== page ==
But the fact is, the Academy did double the Best Picture ballot for 2009, with the implicit hope (desire? wish? prayer?) that a movie like 'The Blind Side' -- a big audience picture with vast riches in box office returns and a mega-star (Sandra Bullock) who makes wide-open hearts flutter -- would make the list and draw more viewers to the Mar. 7 telecast. Is that now, gulp, a possibility? The Golden Gurus panel over at David Poland's Movie City News have just weighed in with its most recent collective opinion of the year's most likely Best Picture nominees and among the 17 titles mentioned, 'The Blind Side' is nowhere to be seen. In a normal year -- that is, in any of the 65 years since 'Casablanca' triumphed in the last Oscar race with 10 nominees -- no one would have expected it to appear. It is a broad-audience entertainment with no ambition beyond commercial success.
But the fact is, the Academy did double the Best Picture ballot for 2009, with the implicit hope (desire? wish? prayer?) that a movie like 'The Blind Side' -- a big audience picture with vast riches in box office returns and a mega-star (Sandra Bullock) who makes wide-open hearts flutter -- would make the list and draw more viewers to the March 7 telecast. Is that now, gulp, a possibility?
For that to happen, the Academy voters are going to need a little help. Not from critics; God knows, they aren't going to support a movie that paying customers like. But it would be helpful in convincing Academy voters to suspend their traditional Oscar standards if the Hollywood Foreign Press Association were to nominate the picture and Sandra Bullock for Golden Globe awards. The nominees will be announced Tuesday, Dec. 15.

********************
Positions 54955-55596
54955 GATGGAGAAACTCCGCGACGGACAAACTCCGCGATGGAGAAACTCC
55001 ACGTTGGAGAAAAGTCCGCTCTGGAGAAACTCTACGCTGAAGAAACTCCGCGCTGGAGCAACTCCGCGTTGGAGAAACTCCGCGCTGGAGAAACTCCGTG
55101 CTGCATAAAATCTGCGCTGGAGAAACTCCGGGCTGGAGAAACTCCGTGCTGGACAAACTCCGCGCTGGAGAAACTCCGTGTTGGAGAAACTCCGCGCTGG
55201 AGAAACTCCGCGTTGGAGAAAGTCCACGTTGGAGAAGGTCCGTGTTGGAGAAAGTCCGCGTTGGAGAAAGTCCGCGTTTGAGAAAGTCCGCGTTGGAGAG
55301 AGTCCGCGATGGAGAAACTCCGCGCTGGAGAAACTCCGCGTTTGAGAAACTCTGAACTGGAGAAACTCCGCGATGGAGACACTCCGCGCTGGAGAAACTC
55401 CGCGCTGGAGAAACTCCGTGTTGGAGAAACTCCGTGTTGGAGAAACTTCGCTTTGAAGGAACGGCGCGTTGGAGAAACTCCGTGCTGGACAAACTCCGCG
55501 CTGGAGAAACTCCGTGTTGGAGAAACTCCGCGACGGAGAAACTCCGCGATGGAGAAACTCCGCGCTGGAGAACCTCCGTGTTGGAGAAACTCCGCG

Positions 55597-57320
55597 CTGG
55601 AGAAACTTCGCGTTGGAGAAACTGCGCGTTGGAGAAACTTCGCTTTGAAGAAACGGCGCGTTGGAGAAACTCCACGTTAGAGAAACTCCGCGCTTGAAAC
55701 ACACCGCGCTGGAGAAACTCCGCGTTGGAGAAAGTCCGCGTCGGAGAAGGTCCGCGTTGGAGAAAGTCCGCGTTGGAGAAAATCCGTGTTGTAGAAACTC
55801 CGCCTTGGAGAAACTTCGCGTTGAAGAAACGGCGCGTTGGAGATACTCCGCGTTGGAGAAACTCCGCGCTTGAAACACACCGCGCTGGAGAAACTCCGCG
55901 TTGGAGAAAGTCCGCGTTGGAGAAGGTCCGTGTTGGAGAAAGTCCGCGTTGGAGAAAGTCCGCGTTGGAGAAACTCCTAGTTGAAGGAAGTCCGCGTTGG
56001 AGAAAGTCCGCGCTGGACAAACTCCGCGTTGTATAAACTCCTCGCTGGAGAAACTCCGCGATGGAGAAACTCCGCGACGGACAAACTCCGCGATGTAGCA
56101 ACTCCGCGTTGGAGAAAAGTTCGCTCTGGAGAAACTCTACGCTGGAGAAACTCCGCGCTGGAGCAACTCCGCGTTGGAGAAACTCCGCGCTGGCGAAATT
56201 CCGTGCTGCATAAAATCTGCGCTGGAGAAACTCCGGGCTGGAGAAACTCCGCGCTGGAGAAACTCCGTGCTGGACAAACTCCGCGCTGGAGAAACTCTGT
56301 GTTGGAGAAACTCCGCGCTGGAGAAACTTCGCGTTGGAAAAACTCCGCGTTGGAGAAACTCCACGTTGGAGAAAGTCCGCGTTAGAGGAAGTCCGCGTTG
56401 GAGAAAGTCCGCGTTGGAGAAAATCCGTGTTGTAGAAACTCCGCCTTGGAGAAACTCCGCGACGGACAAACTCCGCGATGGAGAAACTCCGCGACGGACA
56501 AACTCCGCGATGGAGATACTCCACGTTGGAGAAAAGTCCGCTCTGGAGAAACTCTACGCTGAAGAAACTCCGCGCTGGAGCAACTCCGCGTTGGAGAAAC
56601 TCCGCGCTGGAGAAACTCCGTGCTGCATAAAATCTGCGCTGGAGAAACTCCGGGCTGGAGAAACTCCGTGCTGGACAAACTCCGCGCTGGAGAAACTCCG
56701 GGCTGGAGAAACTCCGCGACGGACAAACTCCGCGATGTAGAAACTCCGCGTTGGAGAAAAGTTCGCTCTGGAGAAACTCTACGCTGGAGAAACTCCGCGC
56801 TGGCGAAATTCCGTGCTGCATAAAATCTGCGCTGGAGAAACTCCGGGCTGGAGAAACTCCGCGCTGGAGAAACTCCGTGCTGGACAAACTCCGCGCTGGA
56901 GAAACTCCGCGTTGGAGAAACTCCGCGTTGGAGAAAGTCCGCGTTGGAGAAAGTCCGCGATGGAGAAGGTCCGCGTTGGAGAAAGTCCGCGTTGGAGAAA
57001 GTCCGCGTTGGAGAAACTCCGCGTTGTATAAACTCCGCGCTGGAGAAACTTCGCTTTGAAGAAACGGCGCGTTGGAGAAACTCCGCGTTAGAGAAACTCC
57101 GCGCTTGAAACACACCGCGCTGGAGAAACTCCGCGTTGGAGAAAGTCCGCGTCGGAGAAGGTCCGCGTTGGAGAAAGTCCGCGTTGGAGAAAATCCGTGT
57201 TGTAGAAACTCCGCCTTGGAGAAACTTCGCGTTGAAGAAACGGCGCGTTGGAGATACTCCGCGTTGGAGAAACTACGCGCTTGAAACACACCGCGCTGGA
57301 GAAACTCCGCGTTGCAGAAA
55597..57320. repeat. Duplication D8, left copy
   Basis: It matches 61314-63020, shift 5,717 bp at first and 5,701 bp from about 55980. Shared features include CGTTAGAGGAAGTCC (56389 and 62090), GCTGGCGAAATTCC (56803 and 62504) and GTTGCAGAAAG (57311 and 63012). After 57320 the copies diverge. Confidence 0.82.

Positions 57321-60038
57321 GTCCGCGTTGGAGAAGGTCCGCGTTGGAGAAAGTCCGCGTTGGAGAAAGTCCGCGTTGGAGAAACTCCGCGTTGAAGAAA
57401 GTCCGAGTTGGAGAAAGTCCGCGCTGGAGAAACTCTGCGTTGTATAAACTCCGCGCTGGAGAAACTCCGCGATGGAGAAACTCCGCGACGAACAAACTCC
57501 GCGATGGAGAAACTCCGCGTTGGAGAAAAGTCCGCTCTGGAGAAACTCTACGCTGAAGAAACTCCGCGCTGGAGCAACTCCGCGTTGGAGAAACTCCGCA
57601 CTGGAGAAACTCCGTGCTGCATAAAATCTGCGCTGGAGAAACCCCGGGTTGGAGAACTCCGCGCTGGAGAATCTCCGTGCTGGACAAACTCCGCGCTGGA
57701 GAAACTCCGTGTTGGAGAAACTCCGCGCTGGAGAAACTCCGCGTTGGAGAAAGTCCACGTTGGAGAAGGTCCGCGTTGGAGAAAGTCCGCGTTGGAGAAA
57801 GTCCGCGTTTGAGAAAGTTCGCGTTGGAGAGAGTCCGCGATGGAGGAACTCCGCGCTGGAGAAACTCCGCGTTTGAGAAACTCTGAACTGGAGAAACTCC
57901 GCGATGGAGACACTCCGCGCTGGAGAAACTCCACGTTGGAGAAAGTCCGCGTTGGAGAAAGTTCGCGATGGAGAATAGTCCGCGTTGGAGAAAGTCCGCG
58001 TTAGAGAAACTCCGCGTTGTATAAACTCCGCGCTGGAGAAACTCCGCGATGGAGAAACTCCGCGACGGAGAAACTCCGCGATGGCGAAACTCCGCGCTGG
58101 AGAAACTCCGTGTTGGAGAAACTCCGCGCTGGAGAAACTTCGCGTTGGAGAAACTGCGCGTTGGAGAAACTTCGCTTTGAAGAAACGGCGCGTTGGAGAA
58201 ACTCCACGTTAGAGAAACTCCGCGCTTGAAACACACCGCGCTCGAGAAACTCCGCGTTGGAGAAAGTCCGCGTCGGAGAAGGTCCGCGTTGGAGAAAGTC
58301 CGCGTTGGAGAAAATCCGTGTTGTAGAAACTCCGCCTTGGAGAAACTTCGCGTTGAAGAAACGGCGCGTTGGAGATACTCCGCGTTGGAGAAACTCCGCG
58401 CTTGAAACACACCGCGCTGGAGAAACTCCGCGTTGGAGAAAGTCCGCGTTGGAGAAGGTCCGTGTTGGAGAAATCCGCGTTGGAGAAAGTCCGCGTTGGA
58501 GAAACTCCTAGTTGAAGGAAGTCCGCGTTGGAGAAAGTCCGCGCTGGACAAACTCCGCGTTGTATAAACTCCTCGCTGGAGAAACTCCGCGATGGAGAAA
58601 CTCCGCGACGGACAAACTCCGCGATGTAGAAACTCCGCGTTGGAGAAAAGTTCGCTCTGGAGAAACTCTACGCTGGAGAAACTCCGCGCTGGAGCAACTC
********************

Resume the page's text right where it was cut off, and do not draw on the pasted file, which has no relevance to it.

I believe they will get some help from the foreign press, if the voters there can agree that 'Blind Side' belongs in the Best Motion Picture, Comedy or Musical category. Though the film, about an affluent southern family that takes in a homeless black teenager and mentors him all the way to a career in the NFL, is based on the true story of Baltimore Ravens' rookie offensive tackle Michael Oher, it plays as either a comedy or a fantasy, take your pick. But it's not serious enough to be considered a drama.
'Blind Side' follows Hollywood's classic formula of taking a true story and retelling it in a way that is unbelievable. Bullock and transitioning country singer Tim McGraw play Lee Anne and Sean Tuohy, a pair of University of Mississippi alumns/boosters who open their home and hearts to young Big Mike (Quinton Aaron), an athletic 6'10" behemoth from the other side of the heroine tracks. They and their 1950s TV sitcom-perfect children adore Big Mike and make him feel so much a part of the family that when the couple, considering becoming his legal guardians, ask him if he wants to be part of the family, he answers, "I thought I already was."
Though the film takes us into the grubby, drug-infested 'hood where Mike was born, for a big action scene that could only occur in the mind of a screenwriter, the one sop to the culture clash of affluent whites nurturing a ghetto black in the Deep South comes by way of a tutor (Kathy Bates) who, before taking the job, insists on revealing to Lee Anne that she's a Democrat. This ironic note is repeated by Sean in the film's worst line: "Who knew we've have a black kid with a Democrat tutor?" Something like that.
You're right, I didn't much care for the movie and wouldn't be discussing it as an Oscar contender if it weren't for this year's bloated Best Picture ballot. In the end, I believe it's possible that Bullock could get a nomination, but only because the list of compelling lead actress performances this year is not that long. The problem facing the movie is greater. Academy members will vote for a movie that over-dramatizes its subject, but only if its subject is so powerful, a little patronization won't hurt.
I think that's the rule that will put Clint Eastwood's 'Invictus' in the Best Picture field. That movie, opening tomorrow in select theaters, tells the story of newly-elected, post-Apartheid South African President Nelson Mandela's use of the country's rugby team and an upcoming World Cup tournament to unite the deeply-divided country on a common purpose. There are scenes of blacks and whites in post-game hugs that seem a mighty stretch of reality. Yet, the gambit did pay off, in the long haul, and a little dramatic hyperbole doesn't hurt it.
In 'The Blind Side,' the hyperbole is beyond the pale. Whatever happened between the Tuohys and Michael Oher, you can be pretty sure 'The Blind Side' doesn't capture it. For that, it likely will not be rewarded with an Oscar nomination.
Kelly Woo | AOL Television and Moviefone | email@example.com | 212.652.6433